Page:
Labor & Employment Law Daily EEOC gives employers the OK to COVID-19 test employees
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Monday, April 27, 2020

EEOC gives employers the OK to COVID-19 test employees

By Pamela Wolf, J.D.

But employers should make sure the tests are accurate and reliable.

The EEOC has once again updated its question and answer series on how federal antidiscrimination laws impact workplace issues arising during the COVID-19 pandemic, this time addressing whether employers can test workers for coronavirus infection before they enter (or re-enter) the workplace.

The federal agency continues to periodically update its technical assistance publication, What You Should Know About COVID-19 and the ADA, the Rehabilitation Act, and Other EEO Laws, which expands on a previous publication that focused on the ADA and Rehabilitation Act, and adds questions-and-answers on testing, medical exams, and essential workers.

COVID-19 testing. The EEOC said that “employers may take steps to determine if employees entering the workplace have COVID-19 [citing earlier Q&A No. 2] because an individual with the virus will pose a direct threat to the health of others [linking to "Our first question" in a March 27, 2020, agency webinar]. Therefore an employer has the option of choosing to administer COVID-19 testing to employees before they enter the workplace to determine if they have the coronavirus.

The Commission noted the ADA requires that any mandatory medical test of employees be “job related and consistent with business necessity”—the standard the agency applied here.

Make sure the test is reliable. Consistent with the ADA standard, the EEOC said that employers should ensure the tests are accurate and reliable, pointing to guidance from the Food and Drug Administration about what may or may not be considered safe and accurate testing. There is also guidance from the CDC or other public health authorities—employers should check for updates.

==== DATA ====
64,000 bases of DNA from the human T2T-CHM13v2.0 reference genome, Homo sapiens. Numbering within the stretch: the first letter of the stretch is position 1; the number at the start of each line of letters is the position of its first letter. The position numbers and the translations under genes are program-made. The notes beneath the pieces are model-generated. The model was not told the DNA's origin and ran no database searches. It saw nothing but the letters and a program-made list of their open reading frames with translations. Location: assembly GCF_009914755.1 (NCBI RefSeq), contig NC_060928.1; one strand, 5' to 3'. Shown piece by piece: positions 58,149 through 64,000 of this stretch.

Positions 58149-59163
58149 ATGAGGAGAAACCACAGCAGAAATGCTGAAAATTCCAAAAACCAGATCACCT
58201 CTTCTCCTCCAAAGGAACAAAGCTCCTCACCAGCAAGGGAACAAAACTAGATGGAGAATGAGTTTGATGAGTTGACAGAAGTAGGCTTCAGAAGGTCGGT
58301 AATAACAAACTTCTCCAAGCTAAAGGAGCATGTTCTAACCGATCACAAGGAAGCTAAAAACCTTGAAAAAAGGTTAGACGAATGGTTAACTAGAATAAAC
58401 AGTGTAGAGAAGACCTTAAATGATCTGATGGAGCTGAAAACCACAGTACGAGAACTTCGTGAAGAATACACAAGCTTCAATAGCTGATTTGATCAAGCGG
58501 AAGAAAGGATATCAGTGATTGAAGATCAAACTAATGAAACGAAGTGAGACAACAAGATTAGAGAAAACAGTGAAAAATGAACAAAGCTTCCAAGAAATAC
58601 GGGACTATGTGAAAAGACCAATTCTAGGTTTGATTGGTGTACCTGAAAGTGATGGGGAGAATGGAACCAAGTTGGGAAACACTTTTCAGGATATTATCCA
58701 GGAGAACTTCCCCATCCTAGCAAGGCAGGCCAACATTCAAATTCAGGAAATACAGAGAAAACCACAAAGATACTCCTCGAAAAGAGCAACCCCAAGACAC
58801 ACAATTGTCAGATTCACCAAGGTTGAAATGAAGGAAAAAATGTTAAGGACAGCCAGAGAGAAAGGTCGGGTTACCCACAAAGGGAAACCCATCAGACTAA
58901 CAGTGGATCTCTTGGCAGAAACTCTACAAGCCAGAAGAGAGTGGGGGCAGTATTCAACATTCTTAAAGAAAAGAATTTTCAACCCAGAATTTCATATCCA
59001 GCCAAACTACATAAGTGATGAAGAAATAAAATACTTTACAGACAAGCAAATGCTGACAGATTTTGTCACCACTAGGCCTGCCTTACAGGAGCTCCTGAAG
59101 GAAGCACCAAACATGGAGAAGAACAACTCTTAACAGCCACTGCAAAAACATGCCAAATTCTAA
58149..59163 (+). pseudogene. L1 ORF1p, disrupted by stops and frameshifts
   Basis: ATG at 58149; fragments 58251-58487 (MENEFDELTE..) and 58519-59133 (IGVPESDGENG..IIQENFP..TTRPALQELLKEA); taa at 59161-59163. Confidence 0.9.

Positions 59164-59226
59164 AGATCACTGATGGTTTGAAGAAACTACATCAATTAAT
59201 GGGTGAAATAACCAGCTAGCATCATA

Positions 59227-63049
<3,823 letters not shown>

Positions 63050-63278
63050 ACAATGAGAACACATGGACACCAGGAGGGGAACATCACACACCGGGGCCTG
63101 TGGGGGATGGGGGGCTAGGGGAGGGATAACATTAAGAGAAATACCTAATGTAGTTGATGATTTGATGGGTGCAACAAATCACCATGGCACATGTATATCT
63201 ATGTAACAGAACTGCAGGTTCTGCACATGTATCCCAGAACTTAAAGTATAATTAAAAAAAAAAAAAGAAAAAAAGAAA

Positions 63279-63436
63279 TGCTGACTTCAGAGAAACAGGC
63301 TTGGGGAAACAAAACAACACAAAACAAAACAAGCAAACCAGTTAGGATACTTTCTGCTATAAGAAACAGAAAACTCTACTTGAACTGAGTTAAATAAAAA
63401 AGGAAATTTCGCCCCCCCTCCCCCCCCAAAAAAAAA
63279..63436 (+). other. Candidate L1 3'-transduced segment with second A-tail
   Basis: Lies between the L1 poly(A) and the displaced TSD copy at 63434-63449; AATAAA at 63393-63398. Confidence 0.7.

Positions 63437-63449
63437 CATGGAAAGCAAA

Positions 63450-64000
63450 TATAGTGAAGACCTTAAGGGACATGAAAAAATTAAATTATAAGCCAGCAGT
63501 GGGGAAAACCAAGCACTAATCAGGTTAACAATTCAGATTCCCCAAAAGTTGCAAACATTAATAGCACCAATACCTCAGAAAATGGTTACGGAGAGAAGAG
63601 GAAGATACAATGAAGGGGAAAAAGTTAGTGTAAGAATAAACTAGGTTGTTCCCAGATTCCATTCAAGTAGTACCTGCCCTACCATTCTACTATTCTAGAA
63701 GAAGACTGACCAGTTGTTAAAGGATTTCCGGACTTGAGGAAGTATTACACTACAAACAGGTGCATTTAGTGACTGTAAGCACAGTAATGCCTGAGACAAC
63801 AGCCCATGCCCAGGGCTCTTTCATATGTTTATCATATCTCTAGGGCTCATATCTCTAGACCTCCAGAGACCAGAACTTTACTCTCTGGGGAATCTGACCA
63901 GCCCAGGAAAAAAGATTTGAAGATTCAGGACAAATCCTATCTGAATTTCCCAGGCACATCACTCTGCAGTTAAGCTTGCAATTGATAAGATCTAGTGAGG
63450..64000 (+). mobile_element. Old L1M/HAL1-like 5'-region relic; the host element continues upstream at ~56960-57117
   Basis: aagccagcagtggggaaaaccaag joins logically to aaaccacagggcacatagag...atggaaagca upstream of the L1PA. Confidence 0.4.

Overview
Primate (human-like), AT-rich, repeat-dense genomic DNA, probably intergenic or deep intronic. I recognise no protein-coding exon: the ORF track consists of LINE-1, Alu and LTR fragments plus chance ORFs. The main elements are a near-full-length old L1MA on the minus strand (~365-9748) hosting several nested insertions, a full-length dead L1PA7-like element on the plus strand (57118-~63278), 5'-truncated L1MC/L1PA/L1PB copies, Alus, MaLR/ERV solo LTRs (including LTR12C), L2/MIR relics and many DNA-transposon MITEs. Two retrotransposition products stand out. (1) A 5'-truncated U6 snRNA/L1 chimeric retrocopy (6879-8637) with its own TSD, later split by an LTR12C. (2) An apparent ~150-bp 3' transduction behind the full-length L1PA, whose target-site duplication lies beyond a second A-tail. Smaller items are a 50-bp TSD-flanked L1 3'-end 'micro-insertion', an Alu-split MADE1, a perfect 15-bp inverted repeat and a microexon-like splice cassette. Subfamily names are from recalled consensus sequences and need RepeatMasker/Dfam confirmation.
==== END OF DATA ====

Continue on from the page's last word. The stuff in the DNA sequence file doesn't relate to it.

The Commission suggested that employers may want to consider the incidence of false-positives or false-negatives associated with a particular test. Further, it’s important to remember that accurate testing only indicates whether the coronavirus is currently present, and a negative test does not mean that the employee will not acquire COVID-19 later.

Remember infection control practices. Based on guidance from medical and public health authorities, employers should still require—to the greatest extent possible—that employees observe infection control practices to prevent COVID-19 transmission, such as social distancing and regular handwashing.

The EEOC will continue to monitor developments and provide assistance to the public as needed.

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